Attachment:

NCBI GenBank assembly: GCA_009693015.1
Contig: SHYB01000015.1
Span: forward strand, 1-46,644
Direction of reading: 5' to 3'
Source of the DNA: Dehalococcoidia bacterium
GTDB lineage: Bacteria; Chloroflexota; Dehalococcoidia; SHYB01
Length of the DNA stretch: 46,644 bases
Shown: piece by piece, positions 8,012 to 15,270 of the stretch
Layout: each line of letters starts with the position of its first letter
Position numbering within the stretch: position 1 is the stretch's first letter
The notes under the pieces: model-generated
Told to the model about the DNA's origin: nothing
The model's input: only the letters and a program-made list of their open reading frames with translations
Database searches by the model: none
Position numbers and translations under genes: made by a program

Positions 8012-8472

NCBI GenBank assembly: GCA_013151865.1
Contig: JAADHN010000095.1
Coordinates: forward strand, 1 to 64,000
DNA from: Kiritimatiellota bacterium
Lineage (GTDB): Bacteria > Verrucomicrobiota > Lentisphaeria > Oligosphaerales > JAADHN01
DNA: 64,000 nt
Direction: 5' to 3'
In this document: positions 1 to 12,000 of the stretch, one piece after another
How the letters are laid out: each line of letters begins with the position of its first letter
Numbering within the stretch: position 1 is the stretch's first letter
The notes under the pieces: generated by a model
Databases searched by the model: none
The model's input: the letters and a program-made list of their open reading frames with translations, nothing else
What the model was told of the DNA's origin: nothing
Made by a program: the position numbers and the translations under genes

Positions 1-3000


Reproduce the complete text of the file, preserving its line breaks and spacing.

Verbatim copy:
NCBI GenBank assembly: GCA_009693015.1
Contig: SHYB01000015.1
Span: forward strand, 1-46,644
Direction of reading: 5' to 3'
Source of the DNA: Dehalococcoidia bacterium
GTDB lineage: Bacteria; Chloroflexota; Dehalococcoidia; SHYB01
Length of the DNA stretch: 46,644 bases
Shown: piece by piece, positions 8,012 to 15,270 of the stretch
Layout: each line of letters starts with the position of its first letter
Position numbering within the stretch: position 1 is the stretch's first letter
The notes under the pieces: model-generated
Told to the model about the DNA's origin: nothing
The model's input: only the letters and a program-made list of their open reading frames with translations
Database searches by the model: none
Position numbers and translations under genes: made by a program

Positions 8012-8472

NCBI GenBank assembly: GCA_013151865.1
Contig: JAADHN010000095.1
Coordinates: forward strand, 1 to 64,000
DNA from: Kiritimatiellota bacterium
Lineage (GTDB): Bacteria > Verrucomicrobiota > Lentisphaeria > Oligosphaerales > JAADHN01
DNA: 64,000 nt
Direction: 5' to 3'
In this document: positions 1 to 12,000 of the stretch, one piece after another
How the letters are laid out: each line of letters begins with the position of its first letter
Numbering within the stretch: position 1 is the stretch's first letter
The notes under the pieces: generated by a model
Databases searched by the model: none
The model's input: the letters and a program-made list of their open reading frames with translations, nothing else
What the model was told of the DNA's origin: nothing
Made by a program: the position numbers and the translations under genes

Positions 1-3000